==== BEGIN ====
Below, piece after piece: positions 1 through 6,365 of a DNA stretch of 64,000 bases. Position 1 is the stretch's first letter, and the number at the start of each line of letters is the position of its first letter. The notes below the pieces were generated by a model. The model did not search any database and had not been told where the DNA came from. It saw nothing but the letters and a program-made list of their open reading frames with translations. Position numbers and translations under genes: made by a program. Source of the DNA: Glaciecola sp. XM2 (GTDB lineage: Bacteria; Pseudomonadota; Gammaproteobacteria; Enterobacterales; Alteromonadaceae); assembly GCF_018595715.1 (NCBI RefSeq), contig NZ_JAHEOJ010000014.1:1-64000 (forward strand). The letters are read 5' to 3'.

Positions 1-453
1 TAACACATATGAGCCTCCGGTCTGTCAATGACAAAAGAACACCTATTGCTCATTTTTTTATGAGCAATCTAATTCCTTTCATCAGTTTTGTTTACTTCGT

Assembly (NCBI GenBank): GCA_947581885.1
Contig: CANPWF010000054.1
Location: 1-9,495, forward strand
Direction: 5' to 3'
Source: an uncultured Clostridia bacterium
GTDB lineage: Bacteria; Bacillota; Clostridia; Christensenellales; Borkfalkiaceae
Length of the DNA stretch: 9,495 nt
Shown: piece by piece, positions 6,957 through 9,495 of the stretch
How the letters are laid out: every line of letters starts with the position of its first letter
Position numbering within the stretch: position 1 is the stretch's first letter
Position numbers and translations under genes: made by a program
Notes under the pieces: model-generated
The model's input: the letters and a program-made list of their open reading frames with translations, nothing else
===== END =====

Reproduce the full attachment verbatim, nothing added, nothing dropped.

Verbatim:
Below, piece after piece: positions 1 through 6,365 of a DNA stretch of 64,000 bases. Position 1 is the stretch's first letter, and the number at the start of each line of letters is the position of its first letter. The notes below the pieces were generated by a model. The model did not search any database and had not been told where the DNA came from. It saw nothing but the letters and a program-made list of their open reading frames with translations. Position numbers and translations under genes: made by a program. Source of the DNA: Glaciecola sp. XM2 (GTDB lineage: Bacteria; Pseudomonadota; Gammaproteobacteria; Enterobacterales; Alteromonadaceae); assembly GCF_018595715.1 (NCBI RefSeq), contig NZ_JAHEOJ010000014.1:1-64000 (forward strand). The letters are read 5' to 3'.

Positions 1-453
1 TAACACATATGAGCCTCCGGTCTGTCAATGACAAAAGAACACCTATTGCTCATTTTTTTATGAGCAATCTAATTCCTTTCATCAGTTTTGTTTACTTCGT

Assembly (NCBI GenBank): GCA_947581885.1
Contig: CANPWF010000054.1
Location: 1-9,495, forward strand
Direction: 5' to 3'
Source: an uncultured Clostridia bacterium
GTDB lineage: Bacteria; Bacillota; Clostridia; Christensenellales; Borkfalkiaceae
Length of the DNA stretch: 9,495 nt
Shown: piece by piece, positions 6,957 through 9,495 of the stretch
How the letters are laid out: every line of letters starts with the position of its first letter
Position numbering within the stretch: position 1 is the stretch's first letter
Position numbers and translations under genes: made by a program
Notes under the pieces: model-generated
The model's input: the letters and a program-made list of their open reading frames with translations, nothing else